In the post previous to this one I had said that I’m not doing my Dilli Darshaning chronologically any more because most of the sites I’m visiting from this point on are very layered, in that they contain structures from various historical periods and architectural styles. So of course, the very next post (i.e. this one) has to be about sites with buildings from a very specific time in history and very specific architectural style, and which are much older than Purana Qila and Dilli Sher Shahi from the previous post! What to do? Nonetheless, here goes. :)
I’m hopping back to the Tughlaq period, specifically the second half of the 14th century, when Firoz Shah reigned in Delhi. In a previous post I had mentioned that mature Tughlaq architecture was my favorite in Delhi, and Firoz Shah was one of the most prolific proponents of that style. His most important buildings lie at two main sites – Firoz Shah Kotla and Hauz Khas, while many others are spread all over Delhi. Apart from these, he also undertook a lot of reconstruction and renovation projects, which I do not delve into much here.
The structures in this post include buildings commissioned by Firoz Shah, as well as those commissioned by others during his reign. Some of the structures built during this time have already been covered in the Jahanpanah and Nizamuddin posts (Kalu Serai and Khirki mosques in Jahanpanah, Kali Masjid and Tilangani’s tomb in Nizamuddin), and some others will be covered in upcoming posts as per their location in Delhi (such as Kalan Masjid in Shahjahanabad).
Firozabad or Firoz Shah Kotla
This was Firoz Shah’s new capital, away from Jahanpanah (built by his predecessor Muhammad bin Tughlaq) and on the banks of the river Yamuna. The Kotla was Firoz Shah’s palace, and Firozabad included the walled city that grew around it. Firozabad, like Jahanpanah as well as Purana Qila/Dinpanah from the previous post, was one of the numerous historical cities that lie within Delhi.
The Kotla is mostly in ruins, and there are basically three buildings that are intact enough to discern their original shape. These are the mosque, the baoli, and the structure with the Ashokan pillar on it. The Ashokan pillar is a polished stone pillar with inscriptions on it, dating back to the 3rd century BC. Firoz Shah brought this pillar (and another similar one placed in the Delhi ridge, mentioned later in this post) from areas adjoining Delhi, and placed them atop his buildings. Apart from these three structures, a lot of smaller buildings, possibly residential in nature, remain around the Kotla grounds.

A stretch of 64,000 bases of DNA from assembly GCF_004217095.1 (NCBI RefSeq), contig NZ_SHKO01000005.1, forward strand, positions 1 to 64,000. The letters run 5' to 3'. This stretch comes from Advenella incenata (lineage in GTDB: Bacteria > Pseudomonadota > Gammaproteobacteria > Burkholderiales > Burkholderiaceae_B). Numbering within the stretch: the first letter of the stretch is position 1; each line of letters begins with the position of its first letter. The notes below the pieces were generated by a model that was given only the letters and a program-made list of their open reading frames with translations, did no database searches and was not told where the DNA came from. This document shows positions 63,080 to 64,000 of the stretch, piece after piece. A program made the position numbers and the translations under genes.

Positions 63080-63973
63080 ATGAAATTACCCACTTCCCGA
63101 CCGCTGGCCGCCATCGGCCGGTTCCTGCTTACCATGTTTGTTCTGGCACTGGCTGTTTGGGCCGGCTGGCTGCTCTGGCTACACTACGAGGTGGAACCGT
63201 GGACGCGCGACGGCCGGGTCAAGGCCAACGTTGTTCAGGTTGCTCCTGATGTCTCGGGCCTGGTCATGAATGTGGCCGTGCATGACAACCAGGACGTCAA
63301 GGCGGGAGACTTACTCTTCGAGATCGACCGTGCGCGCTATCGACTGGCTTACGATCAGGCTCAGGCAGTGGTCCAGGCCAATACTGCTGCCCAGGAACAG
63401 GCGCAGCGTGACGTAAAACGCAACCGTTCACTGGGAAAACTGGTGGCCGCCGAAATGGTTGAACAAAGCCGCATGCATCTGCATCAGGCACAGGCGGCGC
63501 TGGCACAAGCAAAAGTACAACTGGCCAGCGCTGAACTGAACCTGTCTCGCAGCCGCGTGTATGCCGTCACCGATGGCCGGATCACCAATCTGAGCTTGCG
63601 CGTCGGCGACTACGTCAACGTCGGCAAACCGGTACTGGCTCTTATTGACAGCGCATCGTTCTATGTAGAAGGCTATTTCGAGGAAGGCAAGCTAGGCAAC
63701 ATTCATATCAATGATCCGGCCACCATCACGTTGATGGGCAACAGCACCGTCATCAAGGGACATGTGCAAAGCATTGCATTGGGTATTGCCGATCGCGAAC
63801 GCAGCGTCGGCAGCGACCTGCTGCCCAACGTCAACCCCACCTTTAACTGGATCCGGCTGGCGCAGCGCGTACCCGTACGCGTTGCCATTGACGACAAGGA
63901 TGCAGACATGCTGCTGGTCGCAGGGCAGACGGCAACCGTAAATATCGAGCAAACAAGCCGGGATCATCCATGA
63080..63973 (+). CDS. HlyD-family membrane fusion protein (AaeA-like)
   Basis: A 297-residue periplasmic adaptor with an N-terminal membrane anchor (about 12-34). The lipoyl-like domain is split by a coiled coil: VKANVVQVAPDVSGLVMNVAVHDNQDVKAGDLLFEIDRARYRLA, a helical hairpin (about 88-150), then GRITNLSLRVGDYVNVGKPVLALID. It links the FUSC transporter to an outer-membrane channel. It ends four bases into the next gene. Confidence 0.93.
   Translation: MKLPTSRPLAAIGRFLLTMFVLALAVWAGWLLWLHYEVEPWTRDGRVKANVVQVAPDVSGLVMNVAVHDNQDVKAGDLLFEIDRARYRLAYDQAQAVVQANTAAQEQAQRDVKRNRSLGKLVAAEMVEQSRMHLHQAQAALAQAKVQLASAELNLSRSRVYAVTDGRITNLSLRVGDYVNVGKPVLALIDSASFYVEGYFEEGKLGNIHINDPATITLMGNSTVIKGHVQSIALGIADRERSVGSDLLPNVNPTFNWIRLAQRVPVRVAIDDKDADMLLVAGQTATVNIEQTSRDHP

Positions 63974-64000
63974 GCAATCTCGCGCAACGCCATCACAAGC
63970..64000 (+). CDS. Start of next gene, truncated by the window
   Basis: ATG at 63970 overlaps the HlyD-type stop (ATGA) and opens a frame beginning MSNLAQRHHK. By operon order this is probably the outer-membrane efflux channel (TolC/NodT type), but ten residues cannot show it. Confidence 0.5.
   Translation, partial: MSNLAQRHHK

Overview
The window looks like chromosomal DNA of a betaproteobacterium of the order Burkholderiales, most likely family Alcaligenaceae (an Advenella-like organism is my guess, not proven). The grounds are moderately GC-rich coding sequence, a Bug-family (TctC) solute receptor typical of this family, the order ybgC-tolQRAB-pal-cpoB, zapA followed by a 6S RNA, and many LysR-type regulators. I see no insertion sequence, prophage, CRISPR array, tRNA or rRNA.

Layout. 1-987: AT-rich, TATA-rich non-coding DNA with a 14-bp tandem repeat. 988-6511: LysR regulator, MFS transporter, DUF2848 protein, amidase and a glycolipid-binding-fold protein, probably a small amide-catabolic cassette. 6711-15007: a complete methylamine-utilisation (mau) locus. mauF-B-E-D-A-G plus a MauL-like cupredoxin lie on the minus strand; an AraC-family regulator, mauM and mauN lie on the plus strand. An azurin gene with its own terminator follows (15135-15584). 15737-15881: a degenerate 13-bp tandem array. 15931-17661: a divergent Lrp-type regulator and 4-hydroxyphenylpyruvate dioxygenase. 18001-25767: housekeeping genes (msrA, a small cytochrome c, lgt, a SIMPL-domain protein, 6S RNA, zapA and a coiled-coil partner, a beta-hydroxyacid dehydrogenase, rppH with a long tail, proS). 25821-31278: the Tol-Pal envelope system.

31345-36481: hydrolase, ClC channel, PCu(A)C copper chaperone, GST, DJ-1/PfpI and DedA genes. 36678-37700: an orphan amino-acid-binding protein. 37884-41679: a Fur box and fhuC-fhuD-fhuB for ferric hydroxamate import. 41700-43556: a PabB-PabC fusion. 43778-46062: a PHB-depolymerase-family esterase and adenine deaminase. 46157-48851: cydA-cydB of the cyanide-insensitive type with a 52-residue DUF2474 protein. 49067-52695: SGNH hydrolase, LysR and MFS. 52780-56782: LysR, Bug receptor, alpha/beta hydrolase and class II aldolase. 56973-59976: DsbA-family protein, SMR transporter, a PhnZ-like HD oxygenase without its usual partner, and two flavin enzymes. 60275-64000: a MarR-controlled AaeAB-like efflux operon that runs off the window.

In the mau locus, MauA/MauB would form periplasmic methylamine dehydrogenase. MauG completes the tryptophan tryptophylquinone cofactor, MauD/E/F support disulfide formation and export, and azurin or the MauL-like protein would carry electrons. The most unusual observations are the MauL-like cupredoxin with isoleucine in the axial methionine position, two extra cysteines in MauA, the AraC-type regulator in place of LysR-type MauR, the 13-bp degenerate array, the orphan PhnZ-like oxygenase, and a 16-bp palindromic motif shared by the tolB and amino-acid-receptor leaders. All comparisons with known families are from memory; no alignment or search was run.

Like the Begampur mosque, the defining aspect of these structures (especially the Kotla mosque and the smaller buildings) is their stark and battered walls and lack of ornament compared to structures before and after them. Again the Central Asian influence is easily discernible in these buildings.
Mosque inside Firoz Shah Kotla
View of mosque and adjoining areas from the Ashokan pillar building
Mosque courtyard. The arcades, including the main western arcade have vanished, leaving behind just the outer walls
Mosque exterior from the Kotla grounds. The bold massing and stark lines of the structure are evident here
Ashokan pillar building with the pillar on top
The various chambers of the pillar building (as well as the chambers under the mosque) are used for ritualistic gatherings and prayers on Thursdays
The 3rd c. BC Ashokan pillar with inscriptions
Other structures around the Kotla
Hauz Khas was a tank and serai built during Alauddin Khalji’s time (early 14th c.), which Firoz Shah improved upon, and was also where he built a madrasa and his own tomb. The tomb is not very interesting (to me – though the interiors are quite nice), but the madrasa buildings are beautiful examples of Tughlaq architecture.
Another of Delhi’s urban villages grew around the madrasa buildings, though the madrasa itself is walled off and maintained by the ASI. However, much of Hauz Khas village has been taken up by wealthy owners and tenants and converted to hip (or at least once-hip) boutique stores and restaurants. As is evident from these photographs, the lack of propriety when it comes to maintaining a respectable distance from these ancient structures runs vertically through Delhi’s social strata.
Other Firoz Shah buildings
It was an exploration to travel around Delhi and find these structures, some of which are pretty far off from the usual South Delhi circuit that most of the Dilli Darshan sites are at.